In fact much of it can be dated precisely: 1839 (or possibly ’38). That was the year that a rather odd and ambitious fellow by the name of August Zang opened the Boulangerie Viennoise in Paris. A former artillery officer in the Austrian army, Zang sought to spread the glories of Austrian baking among the philistines to the West. Though his business at 92 rue Richelieu started off rather slowly, it wasn’t long before his breads — and especially his crispy laminated crescent rolls which were known in Austria as “kipfels” — caught on in Paris and spread like ze proverbial wildfire.
But it wasn’t just Austrian techniques that Zang was introducing to the Parisians. One aspect of the Viennoiserie that I failed to mention below is that it all requires a steam oven to make (or at least make well). Steam ovens were unheard of in Paris before the opening of Boulangerie Viennoise, and Zang flaunted his high-tech gear with showmanship worthy of P.T. Barnum. No human hand has touched them! read the inscription on the wall over his goods (in those days mechanization was a sign of quality).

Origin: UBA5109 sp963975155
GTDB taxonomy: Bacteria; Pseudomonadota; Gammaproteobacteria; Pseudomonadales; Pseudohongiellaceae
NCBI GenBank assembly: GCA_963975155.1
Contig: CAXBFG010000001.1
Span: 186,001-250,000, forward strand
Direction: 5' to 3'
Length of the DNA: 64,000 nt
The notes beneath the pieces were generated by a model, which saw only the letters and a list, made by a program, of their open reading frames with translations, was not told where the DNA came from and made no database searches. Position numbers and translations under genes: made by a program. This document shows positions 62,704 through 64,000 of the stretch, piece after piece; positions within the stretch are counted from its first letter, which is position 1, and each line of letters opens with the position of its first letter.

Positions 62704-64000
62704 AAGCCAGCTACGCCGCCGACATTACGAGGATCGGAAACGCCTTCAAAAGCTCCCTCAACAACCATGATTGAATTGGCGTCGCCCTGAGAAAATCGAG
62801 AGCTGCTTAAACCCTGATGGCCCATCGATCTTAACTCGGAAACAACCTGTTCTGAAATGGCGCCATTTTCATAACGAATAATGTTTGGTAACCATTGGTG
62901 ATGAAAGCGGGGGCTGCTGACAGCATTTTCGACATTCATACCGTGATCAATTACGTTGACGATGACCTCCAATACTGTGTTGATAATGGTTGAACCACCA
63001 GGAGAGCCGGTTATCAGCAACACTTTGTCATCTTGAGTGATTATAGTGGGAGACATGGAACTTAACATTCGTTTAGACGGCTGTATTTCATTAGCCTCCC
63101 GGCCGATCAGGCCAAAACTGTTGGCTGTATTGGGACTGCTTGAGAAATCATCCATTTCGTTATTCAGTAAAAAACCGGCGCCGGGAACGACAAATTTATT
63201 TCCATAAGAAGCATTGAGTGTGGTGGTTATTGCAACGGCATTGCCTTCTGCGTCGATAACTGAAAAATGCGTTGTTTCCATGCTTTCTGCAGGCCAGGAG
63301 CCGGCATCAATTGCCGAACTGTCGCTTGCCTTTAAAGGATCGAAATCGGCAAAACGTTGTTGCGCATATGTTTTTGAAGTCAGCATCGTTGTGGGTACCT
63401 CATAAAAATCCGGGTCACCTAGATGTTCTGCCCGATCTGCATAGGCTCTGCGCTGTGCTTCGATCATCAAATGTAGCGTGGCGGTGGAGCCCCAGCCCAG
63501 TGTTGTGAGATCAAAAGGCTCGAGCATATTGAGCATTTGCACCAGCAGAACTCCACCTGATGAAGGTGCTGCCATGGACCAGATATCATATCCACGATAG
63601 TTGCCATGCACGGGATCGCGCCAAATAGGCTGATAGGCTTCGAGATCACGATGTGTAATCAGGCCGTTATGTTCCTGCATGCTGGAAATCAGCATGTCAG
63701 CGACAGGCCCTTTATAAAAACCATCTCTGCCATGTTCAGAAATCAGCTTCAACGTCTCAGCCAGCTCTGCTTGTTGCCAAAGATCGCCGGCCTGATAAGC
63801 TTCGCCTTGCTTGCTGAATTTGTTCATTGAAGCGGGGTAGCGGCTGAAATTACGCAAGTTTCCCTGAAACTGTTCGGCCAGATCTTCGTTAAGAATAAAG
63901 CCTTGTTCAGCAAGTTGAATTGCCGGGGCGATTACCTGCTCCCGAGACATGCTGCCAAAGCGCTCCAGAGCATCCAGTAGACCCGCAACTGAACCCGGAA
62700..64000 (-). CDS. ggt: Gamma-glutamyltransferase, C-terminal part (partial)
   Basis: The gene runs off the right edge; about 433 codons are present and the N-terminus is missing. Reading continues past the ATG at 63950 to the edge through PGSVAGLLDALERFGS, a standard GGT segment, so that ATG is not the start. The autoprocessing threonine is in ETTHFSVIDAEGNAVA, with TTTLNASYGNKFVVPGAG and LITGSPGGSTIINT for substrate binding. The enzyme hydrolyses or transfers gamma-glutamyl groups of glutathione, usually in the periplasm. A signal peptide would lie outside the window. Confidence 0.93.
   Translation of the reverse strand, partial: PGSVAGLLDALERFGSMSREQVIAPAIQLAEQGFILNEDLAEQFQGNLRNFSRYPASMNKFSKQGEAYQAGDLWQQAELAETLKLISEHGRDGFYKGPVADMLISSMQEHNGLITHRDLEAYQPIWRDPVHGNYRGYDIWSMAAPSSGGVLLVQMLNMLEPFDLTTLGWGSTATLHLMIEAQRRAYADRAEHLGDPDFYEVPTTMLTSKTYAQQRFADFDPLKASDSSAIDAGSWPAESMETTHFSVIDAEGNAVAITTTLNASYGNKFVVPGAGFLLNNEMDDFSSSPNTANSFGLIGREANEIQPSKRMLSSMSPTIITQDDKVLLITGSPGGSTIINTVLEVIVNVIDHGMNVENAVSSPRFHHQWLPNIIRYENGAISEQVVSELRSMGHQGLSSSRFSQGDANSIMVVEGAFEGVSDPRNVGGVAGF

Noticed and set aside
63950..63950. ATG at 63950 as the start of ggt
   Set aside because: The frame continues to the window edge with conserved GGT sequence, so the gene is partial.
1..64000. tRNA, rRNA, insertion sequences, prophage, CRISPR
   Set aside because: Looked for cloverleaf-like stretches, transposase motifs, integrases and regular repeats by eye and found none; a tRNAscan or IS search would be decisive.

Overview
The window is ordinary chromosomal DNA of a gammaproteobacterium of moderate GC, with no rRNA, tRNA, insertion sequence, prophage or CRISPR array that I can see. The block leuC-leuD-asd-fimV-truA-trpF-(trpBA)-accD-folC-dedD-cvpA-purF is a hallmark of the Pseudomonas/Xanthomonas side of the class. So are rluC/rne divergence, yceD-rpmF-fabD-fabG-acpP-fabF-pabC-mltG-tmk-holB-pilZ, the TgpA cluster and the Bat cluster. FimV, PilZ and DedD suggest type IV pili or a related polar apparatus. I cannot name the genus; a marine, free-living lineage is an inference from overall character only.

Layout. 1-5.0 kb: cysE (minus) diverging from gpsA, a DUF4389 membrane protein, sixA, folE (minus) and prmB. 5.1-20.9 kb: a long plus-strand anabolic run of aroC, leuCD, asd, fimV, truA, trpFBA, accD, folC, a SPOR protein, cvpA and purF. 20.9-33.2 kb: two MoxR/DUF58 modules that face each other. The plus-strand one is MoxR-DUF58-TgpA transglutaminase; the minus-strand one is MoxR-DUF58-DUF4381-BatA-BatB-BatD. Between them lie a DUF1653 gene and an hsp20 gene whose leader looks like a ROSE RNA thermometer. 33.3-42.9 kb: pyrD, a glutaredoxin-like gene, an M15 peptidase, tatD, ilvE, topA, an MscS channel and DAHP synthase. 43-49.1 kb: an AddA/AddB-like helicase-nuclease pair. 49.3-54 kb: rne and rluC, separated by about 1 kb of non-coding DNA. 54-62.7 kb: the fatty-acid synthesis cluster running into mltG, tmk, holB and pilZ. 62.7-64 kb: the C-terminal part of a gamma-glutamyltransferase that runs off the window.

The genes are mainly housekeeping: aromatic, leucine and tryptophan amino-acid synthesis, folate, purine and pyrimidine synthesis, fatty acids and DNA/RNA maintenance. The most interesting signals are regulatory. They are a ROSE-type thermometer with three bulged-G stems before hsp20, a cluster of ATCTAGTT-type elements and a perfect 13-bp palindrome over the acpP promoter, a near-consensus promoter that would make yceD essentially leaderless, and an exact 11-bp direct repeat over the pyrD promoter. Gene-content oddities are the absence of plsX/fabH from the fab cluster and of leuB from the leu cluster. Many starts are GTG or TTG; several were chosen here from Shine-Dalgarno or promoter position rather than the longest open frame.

Whatever happened to August Zang and why isn’t he more famous than he is (i.e. not at all)? Because less than ten years after he brought high-tech baking equipment to Paris, he left the citizens of that city to bring Parisian high-tech printing equipment back to Vienna, where he became a very wealthy and well-known publisher. Truly, Zang had a very unusual and fruitful career. Find out more about him here. As for when the viennoiserie formally became “the viennoiserie” and was taught as a subject in pastry schools, I’m not really sure. It would have been sometime in the 20th century.